Posted by Editoress on 01/16/12
The internet forums have been buzzing for the past few days with the news that the Montreal-Quebec Classique road race will not take place this year. First run in 1931, it has long been called the longest bicycle race in North America, at 250+ kilometres.
This famous race, which stopped in 2000 before being revived in 2002 by Louis Garneau, was organized for the first time in 1931 by Louis Quillicot, who kept it going until 1954. As the years went by, others took over - René Paquin from 1954 to 1972, Federico Cornelli from 1988 to 1997 and, in 1999, the Impact Group organized the last race which was won by Charles Dionne. Garneau took over in 2002, naming the race the Montreal-Quebec Louis-Garneau Classic. In 2011, Brett Tivers (Garneau Club Chaussures) won in a time of 6:08:59. One hundred and thirty started and 99 finished.
However, when the UCI continental calendar came out for 2012, the race was missing, and rumours began to leak out that it was being replaced by a Gran Fondo (which Garneau ran for the first time last year). We spoke with Louis Garneau himself today, and he confirmed that the Montreal-Quebec Louis-Garneau Classic is gone - at least for this year.
"We want to try a new formula," explained Garneau. "Right now, we are putting a lot of energy into the Gran Fondo Garneau. So, we are going to take a break, maybe come back in a year, but we can't do both."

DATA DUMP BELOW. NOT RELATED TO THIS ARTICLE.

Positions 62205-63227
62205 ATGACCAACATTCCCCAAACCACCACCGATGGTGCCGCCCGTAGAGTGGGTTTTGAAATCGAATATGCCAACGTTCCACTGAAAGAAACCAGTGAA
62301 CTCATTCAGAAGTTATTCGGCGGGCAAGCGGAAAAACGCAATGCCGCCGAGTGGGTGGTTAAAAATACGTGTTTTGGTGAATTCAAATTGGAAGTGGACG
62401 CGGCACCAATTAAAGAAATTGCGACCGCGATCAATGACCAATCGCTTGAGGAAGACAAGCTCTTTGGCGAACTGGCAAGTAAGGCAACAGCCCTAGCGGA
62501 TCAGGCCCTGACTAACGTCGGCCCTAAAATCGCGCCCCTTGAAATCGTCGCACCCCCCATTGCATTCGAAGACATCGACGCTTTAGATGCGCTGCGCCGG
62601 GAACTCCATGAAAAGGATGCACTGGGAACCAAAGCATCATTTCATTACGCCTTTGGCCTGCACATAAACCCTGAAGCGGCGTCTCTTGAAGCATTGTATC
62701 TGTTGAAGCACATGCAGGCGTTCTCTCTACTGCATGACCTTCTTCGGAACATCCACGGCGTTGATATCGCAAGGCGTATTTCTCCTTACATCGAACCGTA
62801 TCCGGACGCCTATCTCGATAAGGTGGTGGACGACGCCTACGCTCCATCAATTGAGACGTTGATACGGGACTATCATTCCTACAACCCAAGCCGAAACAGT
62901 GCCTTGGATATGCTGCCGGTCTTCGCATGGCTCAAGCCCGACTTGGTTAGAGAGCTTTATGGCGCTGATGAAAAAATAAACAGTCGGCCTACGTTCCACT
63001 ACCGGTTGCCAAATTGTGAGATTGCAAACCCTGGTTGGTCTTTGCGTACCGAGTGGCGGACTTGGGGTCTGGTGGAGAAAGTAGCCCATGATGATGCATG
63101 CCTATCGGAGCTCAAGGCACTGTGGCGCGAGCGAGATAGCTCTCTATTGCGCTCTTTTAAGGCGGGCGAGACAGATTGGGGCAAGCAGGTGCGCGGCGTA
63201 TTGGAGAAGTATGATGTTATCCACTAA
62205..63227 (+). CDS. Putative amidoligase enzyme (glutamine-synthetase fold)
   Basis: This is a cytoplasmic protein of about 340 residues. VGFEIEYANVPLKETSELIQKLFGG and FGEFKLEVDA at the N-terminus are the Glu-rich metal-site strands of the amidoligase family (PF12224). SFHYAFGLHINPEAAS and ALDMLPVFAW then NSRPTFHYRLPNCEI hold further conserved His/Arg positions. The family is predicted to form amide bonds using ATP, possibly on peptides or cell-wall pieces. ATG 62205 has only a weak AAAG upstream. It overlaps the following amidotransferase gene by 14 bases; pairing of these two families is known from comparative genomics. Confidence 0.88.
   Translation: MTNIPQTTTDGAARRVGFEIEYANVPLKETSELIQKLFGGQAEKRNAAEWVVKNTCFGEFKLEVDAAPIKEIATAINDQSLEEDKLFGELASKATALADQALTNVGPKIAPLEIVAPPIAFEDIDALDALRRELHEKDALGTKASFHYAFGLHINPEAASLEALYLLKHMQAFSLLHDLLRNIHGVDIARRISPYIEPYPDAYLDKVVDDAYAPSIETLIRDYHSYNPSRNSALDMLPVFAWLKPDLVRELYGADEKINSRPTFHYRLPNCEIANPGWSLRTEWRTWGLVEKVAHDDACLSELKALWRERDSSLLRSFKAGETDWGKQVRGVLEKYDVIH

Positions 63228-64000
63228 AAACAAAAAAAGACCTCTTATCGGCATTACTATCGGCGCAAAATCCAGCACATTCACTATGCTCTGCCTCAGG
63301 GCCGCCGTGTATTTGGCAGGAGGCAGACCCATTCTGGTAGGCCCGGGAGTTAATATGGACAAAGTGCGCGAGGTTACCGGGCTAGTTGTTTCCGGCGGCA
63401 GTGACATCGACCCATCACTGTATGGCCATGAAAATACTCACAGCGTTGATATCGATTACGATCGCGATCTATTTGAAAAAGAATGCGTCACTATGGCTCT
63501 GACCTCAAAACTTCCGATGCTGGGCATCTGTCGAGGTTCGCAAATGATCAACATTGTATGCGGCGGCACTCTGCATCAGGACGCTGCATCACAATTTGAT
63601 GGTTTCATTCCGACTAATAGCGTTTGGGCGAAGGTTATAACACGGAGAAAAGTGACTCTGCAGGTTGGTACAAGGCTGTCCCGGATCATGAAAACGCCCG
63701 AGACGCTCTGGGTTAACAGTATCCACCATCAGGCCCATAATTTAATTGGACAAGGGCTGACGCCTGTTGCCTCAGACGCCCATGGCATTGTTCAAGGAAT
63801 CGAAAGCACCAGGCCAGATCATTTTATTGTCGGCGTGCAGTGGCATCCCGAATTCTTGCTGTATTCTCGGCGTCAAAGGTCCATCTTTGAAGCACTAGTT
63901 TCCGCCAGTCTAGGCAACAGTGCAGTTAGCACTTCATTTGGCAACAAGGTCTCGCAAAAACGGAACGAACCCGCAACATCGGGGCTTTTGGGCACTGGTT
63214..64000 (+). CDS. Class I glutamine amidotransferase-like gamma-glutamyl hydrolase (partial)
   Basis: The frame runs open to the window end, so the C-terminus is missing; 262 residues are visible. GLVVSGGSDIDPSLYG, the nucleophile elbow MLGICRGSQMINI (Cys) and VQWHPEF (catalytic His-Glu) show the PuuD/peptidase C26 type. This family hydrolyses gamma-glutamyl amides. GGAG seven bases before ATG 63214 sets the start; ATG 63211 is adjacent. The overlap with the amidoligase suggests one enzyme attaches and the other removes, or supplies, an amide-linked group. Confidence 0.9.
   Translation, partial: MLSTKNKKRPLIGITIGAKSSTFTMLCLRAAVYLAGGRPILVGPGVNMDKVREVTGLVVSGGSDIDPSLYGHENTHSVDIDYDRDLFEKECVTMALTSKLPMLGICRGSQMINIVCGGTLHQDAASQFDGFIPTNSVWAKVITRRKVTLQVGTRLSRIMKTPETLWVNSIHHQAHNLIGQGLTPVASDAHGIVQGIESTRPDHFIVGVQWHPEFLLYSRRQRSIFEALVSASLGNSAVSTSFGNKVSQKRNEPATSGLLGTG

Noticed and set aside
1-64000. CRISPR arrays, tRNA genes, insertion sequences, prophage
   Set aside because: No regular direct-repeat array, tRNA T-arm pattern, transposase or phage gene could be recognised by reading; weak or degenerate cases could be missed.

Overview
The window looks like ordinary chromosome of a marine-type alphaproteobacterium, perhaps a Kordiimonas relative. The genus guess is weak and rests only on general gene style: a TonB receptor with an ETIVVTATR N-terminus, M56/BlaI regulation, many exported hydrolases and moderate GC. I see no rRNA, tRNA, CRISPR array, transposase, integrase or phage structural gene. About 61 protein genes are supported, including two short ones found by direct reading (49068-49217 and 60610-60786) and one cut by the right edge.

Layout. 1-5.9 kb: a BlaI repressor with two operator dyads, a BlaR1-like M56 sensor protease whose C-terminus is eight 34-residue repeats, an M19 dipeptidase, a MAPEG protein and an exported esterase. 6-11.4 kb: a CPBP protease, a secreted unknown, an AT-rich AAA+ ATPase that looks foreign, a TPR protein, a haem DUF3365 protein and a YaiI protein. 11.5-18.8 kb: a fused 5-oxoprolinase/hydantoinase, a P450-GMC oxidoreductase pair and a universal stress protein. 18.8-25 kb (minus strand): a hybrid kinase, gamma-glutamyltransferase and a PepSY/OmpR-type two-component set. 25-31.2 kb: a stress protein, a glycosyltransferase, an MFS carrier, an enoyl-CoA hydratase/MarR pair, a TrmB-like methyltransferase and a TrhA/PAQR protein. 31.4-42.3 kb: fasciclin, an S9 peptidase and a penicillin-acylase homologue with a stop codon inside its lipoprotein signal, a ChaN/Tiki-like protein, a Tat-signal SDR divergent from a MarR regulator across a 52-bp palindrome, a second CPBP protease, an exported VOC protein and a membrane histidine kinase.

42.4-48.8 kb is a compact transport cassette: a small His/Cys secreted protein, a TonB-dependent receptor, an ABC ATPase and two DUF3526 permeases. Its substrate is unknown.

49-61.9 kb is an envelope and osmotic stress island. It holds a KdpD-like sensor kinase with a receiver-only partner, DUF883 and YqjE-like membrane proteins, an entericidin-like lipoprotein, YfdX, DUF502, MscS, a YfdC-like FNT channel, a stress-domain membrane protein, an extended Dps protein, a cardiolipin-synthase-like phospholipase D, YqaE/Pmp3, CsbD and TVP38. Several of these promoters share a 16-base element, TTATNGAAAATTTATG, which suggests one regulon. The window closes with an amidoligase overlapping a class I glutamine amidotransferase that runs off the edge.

The Gran Fondo will run from Trois Rivières to Quebec, roughly half the distance of the Montreal-Quebec event. There will also be a sanctioned race run over the same course, beginning before the mass start ride.
"We ran [Montreal-Quebec] for  years, and it is not a question of economics; we just want to try something different. The Gran Fondo will have 2000 people, and is a charity ride to help people."
In response to the argument that the increasing number of Gran Fondos are impacting traditional road racing, Garneau agrees that some might see it that way, but "I think it is the best thing. I don't want to quit racing, it is my background, but the Gran Fondo is a great thing for more cyclists, so why not do everything together?"
"It is not official yet, but we want to have a race, a criterium, downtown in Trois Rivières with the Tour de Beauce [organization], and then the race the next morning ahead of the Fondo, maybe 30 minutes before. The prize list will be the same for the pros and they will now get two races."
Garneau also pointed out that the traditional Montreal-Quebec race got "maybe 150 riders, half of them Masters. If we do this race we'll probably get more guys racing. The Montreal-Quebec race never gets too many spectators at the finish and this way, with the Gran Fondo, I think we will get a lot more. I think this is the new formula."
"I don't forget about the race, and we don't cancel Montreal-Quebec forever, but this year I want to try something new."
The Gran Fondo and new race will take place August 12th.
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